Teochew delicacies such as cold pork trotters (猪脚冻) and shark meat are a dying trade in Singapore. I think such novelties appeal more to the older generations, as my parents have shown me. When we chanced upon a hawker stall selling these at Chinatown Complex Market, they ordered the dishes as though they were buying your everyday chicken rice!

Eating trotters, chilled, no less, certainly bears that squeamish factor. But I know some of you are probably hunting down these traditional dishes and, truth be told, they just aren’t that easy to find these days. So I thought I would showcase them here.

We start off with the cold pig trotters. They look like jelly! Yup yup, that’s right. Beneath that translucent brown jelly-like substance you can clearly see the round pinkish trotters.

Cold pig trotters

Cold pig trotters
S$4 onwards
Rating: You decide!

I venture to taste a piece of it just so I get to say that I’ve been there, done there. Bracing myself to chew on what I imagine would be very rubbery trotters, I’m surprised by how tender the meat actually is! The taste is palatable, too. No kidding! This meat dish can almost be taken like a dessert, kind of like salted jelly. But I’d be lying if I said I’m a fan.

Preparation of this dish is a painstaking process…

  1. Firstly the bones are removed from the trotters and other parts.
  2. Then the meat is boiled for half a day, during which a gelatinous base forms.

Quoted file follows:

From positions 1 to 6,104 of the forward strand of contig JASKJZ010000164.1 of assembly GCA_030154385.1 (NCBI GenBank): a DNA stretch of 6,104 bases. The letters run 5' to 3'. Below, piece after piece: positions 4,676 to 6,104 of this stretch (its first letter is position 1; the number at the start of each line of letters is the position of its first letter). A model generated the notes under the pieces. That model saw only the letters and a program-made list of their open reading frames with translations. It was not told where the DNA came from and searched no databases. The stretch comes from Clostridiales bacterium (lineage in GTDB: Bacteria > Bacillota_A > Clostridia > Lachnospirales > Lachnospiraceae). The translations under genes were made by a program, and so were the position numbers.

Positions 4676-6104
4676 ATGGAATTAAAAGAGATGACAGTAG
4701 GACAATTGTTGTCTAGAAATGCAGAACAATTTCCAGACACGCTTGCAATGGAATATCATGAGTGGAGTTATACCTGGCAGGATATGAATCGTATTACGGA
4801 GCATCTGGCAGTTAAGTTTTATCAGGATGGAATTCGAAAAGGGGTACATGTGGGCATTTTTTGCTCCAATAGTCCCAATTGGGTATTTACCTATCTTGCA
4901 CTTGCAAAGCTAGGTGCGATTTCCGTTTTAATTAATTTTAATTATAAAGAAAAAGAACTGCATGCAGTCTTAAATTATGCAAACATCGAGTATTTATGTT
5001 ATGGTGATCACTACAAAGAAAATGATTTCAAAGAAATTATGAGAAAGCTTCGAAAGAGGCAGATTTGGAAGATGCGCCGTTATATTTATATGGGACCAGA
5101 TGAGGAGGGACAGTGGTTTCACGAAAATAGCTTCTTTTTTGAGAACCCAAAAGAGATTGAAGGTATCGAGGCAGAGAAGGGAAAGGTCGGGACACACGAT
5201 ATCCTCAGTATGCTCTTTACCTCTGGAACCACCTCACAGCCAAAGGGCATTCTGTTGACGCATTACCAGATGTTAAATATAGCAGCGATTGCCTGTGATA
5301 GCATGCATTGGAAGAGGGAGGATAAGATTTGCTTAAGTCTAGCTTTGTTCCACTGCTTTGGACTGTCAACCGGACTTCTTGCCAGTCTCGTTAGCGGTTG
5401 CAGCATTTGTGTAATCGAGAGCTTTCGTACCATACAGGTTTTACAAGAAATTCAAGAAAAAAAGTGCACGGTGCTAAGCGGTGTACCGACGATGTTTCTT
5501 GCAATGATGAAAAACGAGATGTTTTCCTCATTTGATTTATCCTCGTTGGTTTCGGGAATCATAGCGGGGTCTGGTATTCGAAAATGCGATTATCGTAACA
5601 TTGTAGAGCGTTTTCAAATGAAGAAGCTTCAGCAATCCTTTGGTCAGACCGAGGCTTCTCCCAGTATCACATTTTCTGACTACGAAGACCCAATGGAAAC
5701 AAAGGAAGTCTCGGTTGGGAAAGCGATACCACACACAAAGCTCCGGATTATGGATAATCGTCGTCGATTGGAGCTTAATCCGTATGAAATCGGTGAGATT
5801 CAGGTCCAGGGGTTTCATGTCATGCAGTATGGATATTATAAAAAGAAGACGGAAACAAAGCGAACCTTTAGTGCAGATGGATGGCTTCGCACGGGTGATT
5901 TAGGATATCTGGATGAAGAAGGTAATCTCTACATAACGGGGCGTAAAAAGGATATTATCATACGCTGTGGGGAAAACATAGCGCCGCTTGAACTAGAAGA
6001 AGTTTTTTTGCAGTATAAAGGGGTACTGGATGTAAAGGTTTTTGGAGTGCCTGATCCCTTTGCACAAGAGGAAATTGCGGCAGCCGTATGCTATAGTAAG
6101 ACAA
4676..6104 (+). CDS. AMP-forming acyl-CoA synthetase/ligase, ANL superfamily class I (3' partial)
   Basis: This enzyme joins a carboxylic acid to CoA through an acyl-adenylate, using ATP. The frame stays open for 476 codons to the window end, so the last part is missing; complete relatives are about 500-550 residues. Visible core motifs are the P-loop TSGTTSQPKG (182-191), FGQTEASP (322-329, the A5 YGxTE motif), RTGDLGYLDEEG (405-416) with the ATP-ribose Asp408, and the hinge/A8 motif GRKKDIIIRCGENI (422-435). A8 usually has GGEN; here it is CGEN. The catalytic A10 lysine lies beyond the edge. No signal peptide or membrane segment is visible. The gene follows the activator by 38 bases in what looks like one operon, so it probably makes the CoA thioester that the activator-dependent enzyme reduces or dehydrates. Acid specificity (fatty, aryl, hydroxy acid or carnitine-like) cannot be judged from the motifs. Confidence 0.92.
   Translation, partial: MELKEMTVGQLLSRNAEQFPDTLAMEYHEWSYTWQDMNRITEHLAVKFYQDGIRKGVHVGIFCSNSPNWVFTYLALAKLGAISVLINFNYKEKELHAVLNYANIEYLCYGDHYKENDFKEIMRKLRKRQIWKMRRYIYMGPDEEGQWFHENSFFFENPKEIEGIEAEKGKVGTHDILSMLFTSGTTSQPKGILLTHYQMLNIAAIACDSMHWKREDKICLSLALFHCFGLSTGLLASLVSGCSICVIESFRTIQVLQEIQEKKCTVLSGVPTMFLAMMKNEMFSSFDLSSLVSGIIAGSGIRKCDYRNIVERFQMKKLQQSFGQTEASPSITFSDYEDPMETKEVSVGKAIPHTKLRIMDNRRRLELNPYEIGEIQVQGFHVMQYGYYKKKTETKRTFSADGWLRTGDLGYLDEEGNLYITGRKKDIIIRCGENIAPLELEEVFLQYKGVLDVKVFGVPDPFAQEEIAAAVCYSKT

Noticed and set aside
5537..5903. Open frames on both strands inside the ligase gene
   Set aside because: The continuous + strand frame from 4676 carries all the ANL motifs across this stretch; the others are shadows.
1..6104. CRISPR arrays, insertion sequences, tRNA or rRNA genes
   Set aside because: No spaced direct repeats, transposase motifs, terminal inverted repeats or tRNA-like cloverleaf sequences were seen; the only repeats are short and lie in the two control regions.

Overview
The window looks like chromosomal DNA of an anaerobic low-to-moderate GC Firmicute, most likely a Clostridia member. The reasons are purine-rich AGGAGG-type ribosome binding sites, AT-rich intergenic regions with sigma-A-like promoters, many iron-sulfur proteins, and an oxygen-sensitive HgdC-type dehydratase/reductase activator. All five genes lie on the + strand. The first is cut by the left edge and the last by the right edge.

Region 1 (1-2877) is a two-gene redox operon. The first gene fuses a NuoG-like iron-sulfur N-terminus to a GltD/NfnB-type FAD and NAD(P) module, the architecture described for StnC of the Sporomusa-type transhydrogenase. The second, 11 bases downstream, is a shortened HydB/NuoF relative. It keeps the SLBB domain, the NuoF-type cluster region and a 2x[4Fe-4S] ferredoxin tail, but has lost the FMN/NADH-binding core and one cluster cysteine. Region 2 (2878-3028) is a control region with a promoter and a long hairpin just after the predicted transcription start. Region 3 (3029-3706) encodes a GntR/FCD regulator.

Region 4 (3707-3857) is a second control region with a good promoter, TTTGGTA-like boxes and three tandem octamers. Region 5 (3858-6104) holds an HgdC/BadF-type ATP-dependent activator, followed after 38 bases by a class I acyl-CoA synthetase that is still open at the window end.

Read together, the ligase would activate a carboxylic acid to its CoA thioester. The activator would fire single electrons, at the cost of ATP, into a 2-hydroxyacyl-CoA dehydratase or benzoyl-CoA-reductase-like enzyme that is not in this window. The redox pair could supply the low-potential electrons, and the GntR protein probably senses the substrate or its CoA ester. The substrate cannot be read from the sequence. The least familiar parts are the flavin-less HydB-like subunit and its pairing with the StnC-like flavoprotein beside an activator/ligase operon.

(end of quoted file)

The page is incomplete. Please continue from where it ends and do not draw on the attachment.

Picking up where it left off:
3. The resultant meat + jelly thing is frozen for a day.
  4. Cut into strips and serve.

The final product is a cold and soft jelly-like substance that slides down the throat easily, with meat that is super tender and devoid of any porky taste.

I’m most intrigued by the part where the brown gelatinous base forms. How, exactly? And from what? Would some good, wise people enlighten me please?

Shark meat

Shark meat
S$4 onwards

Next, we tuck into white shark’s meat, another specialty at the stall. This dish is also served cold. The flesh is soft and fresh, with no unpleasant fishy stench.

The shark meat is unseasoned. For extra flavours you can dip into the two sauces (can be used for the pork trotters, too) – sour chilli sauce and plum sweet sauce with crushed peanuts – that are served alongside. The latter, a sweet and sour concoction, is my favourite.

If you like shark meat, here’s another place that sells it in the form of fried fritters.

Useless trivia: did you know that rotten shark meat is a delicacy in iceland? I bet the pork trotter jelly doesn’t seem so bad now does it?

so, feeling adventurous yet? trying out these two dishes would be a good idea, if only for the experience. In a few years they may disappear from our market altogether.

Cold Pig Trotters & Shark’s Meat
Chinatown Complex Market
335 Smith Street #02-122
Singapore 050335

Bus services: 2, 12, 33, 54, 61, 63, 80, 124, 145, 166, 143, 147, 190, 197, 851, 961, 970, 961C
Nearest MRT: Chinatown

Opening hours: 11am – 8pm (Closed on Mondays & Tuesdays)